Also on display is my ‘cave painting’ art print with the Venus of Willendorf and the Lionman. Did you know the Lionman (Löwenmensch) isn’t per-se male? The name Lionman is a word contraction of Lion & Human. I wrote an essay on prehistoric hand stencils, which you will be able to find here. ‘Dead’ treasures can still be beautiful and some clearly haven’t lost their quality to inspire. Without being Gothic, I think that much inspirational energy seems to be stored in nature treasures. Drawing inspiration from nature doesn’t always have to come from flowers or fluttery butterflies. Do you agree?

Paula Kuitenbrouwer

Artist, Author & Expat

‘Birds, Butterflies, Fish & Botany’ 

at Etsy

N.B. After having taken a long Sabbatical with my Etsy for studying at Oxford Department of Continuing Education, I yet have to update my shop. However, the good news is, my shop is online again. Should you like to purchase my booklet, art prints or original drawings, please contact me. By Christmas, I will have my shop neatly organized again.

I will keep you posted on a very pretty Mid-Winter, Yule, or Christmas drawing that I have in mind. I might turn it into a card too, like my Celtic Wild Boar card. You can watch the process of designing my Celtic Boar card here.

P.S. To my loyal online art friends, I am very sorry for having neglected your updates. I just moved the last box out of our apartment. My studio is coming along pretty well. You haven’t fallen from my radar. I am just still very busy with getting settled. I am longing very much for routine and returning to drawing and painting, and staying in touch with you all.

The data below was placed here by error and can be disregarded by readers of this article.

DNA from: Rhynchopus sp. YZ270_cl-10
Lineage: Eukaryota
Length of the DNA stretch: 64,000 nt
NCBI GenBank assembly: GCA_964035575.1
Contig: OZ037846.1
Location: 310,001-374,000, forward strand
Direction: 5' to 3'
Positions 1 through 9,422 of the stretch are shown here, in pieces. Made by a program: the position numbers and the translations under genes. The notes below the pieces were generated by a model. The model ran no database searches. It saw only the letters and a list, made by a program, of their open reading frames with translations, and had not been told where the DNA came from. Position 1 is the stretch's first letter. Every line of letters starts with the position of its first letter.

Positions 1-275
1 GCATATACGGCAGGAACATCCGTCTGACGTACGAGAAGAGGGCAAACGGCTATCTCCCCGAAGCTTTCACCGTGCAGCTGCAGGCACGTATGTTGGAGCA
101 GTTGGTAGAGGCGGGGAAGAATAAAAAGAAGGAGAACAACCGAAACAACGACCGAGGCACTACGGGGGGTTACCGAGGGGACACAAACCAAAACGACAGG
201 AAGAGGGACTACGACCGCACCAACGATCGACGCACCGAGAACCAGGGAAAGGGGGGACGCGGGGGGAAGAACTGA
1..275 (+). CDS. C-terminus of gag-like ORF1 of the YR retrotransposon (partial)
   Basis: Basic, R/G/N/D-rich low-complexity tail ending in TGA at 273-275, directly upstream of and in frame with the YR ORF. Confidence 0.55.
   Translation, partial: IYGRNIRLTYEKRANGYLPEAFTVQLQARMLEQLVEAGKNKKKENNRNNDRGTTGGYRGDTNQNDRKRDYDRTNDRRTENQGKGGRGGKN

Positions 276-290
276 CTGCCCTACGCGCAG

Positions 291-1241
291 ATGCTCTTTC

Lotus Plant Drawings: Botanical and Symbolic

I have drawn two different lotus plants. Much venerated in Buddhism, the lotus is one of the ‘Eight Auspicious Symbols’.

For my first drawing, ‘Lotus Plant’, I researched and focused on all the interconnecting parts of the plant. Most drawings and paintings of the lotus concentrate on the flower itself; the next part, the stem, is submerged and thus often merely hinted at. And the roots, although many of us will be familiar with them as edible parts of the plant, are rarely depicted in art, since they grow deep in the muddy bed of the pond.

For a Buddhist, this concept of living in three mediums – mud, water, air – signifies a progression. The soul journeys from the muddiness of materialism, through the water-world in which we live and experience our daily, day-to-day lives, and thence beyond, to enlightenment in the ethereal world of light and air. That these parts are all connected, roots to stem, stem to flower, is reflected in my drawing.

My ‘Lotus Pond with Tortoise’ shows the flowering plant, partly in water, and blooming just at the surface. A tortoise, resting on a rock, looks up at the lotus. Such a bright and beautiful flower is an inspiration to all who see it, tortoise as much as human.